Possible Pairings: Happily Ever Afters by Elise Bryant, Rise to the Sun by Leah Johnson, Summer Days and Summer Nights edited by Stephanie Perkins, The Meet-Cute Project by Rhiannon Richardson, Simone Breaks All the Rules by Debbie Rigaud, Up All Night: 13 Stories Between Sunset and Sunrise edited by Laura Silverman, The Geography of You and Me by Jennifer E. Smith, Love is a Revolution by Renee Watson

*An advance listening copy of this title was provided by the publisher through Libro.fm*

It All Comes Back to You: A Review

It All Comes Back to You by Farah Naz RishiKiran Noorani has life after high school all mapped out. She’ll stay close to home in Philadelphia for college so she can be near her dad. Being a premed freshman at UPenn will be challenging, of course, but Kiran she and her sister Amira will be able to make up for lost time when they move into an apartment together near campus. It won’t be perfect because Kiran’s mother will still be dead. But it will be close.

Except Amira has been dating someone for months without telling Kiran. Someone she might want to move all the way to California with even though she barely knows him. Kiran wants the best for her sister and she’s already certain this mystery man is not it.

Deen Malik couldn’t be happier when he hears that his older brother, Faisal, has a great girlfriend. It’s no less than Faisal deserves–especially after everything he’s given up for Deen.

Deen is less enthusiastic when he realizes that Amira’s sister is Deen’s secret ex. No one knew when Deen and Kiran dated three years ago. Which is fine. It’s long over between them. But Deen is determined to make sure Faisal’s own romance doesn’t meet the same fate.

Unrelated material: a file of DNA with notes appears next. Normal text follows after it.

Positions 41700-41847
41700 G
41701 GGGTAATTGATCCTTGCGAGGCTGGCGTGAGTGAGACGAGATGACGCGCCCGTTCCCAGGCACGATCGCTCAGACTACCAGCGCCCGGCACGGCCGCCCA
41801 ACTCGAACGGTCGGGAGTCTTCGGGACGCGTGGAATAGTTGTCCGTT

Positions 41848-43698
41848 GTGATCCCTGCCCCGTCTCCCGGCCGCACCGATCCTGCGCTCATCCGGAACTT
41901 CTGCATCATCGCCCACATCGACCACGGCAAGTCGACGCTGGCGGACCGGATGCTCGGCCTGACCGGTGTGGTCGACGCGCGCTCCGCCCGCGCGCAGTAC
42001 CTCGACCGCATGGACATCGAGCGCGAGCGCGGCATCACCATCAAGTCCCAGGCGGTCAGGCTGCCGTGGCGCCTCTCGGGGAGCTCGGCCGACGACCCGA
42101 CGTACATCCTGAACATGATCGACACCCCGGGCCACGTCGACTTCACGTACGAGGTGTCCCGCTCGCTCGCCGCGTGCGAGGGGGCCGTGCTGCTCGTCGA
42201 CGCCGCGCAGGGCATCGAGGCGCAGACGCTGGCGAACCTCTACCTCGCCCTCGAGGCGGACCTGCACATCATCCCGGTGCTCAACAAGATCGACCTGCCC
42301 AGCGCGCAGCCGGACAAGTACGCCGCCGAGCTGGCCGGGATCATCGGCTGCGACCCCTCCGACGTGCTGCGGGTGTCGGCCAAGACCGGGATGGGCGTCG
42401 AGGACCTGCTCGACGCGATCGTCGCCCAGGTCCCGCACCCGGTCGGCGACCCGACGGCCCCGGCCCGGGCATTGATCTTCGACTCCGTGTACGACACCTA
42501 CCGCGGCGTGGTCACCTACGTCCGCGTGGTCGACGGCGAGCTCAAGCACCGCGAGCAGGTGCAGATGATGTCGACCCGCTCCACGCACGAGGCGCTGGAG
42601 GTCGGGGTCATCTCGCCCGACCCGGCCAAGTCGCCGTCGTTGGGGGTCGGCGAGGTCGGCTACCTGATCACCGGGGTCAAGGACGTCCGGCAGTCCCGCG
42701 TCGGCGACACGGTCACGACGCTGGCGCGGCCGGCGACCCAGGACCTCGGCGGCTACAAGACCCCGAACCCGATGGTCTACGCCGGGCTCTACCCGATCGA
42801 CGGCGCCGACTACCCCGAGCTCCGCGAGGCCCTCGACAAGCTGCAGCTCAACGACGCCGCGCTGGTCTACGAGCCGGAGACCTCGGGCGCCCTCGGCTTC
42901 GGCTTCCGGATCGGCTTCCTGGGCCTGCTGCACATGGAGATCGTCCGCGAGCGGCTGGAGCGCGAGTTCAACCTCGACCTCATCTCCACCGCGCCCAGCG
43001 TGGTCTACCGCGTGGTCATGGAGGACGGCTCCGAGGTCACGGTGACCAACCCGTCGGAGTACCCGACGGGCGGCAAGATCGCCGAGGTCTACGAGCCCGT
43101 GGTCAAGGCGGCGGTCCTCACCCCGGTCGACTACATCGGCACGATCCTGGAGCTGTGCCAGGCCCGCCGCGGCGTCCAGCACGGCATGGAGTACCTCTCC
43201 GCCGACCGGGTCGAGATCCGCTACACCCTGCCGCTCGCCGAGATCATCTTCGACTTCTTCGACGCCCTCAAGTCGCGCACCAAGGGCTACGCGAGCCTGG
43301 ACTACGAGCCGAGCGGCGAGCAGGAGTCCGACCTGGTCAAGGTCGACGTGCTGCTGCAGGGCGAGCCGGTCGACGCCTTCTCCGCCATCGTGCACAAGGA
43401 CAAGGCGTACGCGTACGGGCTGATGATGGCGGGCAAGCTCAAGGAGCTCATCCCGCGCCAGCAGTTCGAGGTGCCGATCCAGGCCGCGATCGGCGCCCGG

While Kiran does everything she can to sabotage this relationship, Deen is just as determined to keep the romance on course. With the two of them so busy obsessing over their siblings’ relationship, will they miss their own chance at closure and maybe something more in It All Comes Back to You (2021) by Farah Naz Rishi.

Find it on Bookshop.

It All Comes Back to You alternates between Kiran and Deen’s first person narrations in the weeks leading up to Amira and Faisal’s wedding. Chats from the MMORPG that Kiran and Deen both play and text messages help flesh out the backstory that broke up their secret relationship three years ago. Kiran and Deen (and their relatives) are Pakistani American and Muslim.

Rishi packs a lot into this story that centers around the whirlwind wedding preparations. Kiran is still grieving her mother’s death the year before while trying to reconcile her premed plans with her love for dance Deen, meanwhile, is struggling to care about his freshman coursework and determined to self-destruct before anyone can expect better of him.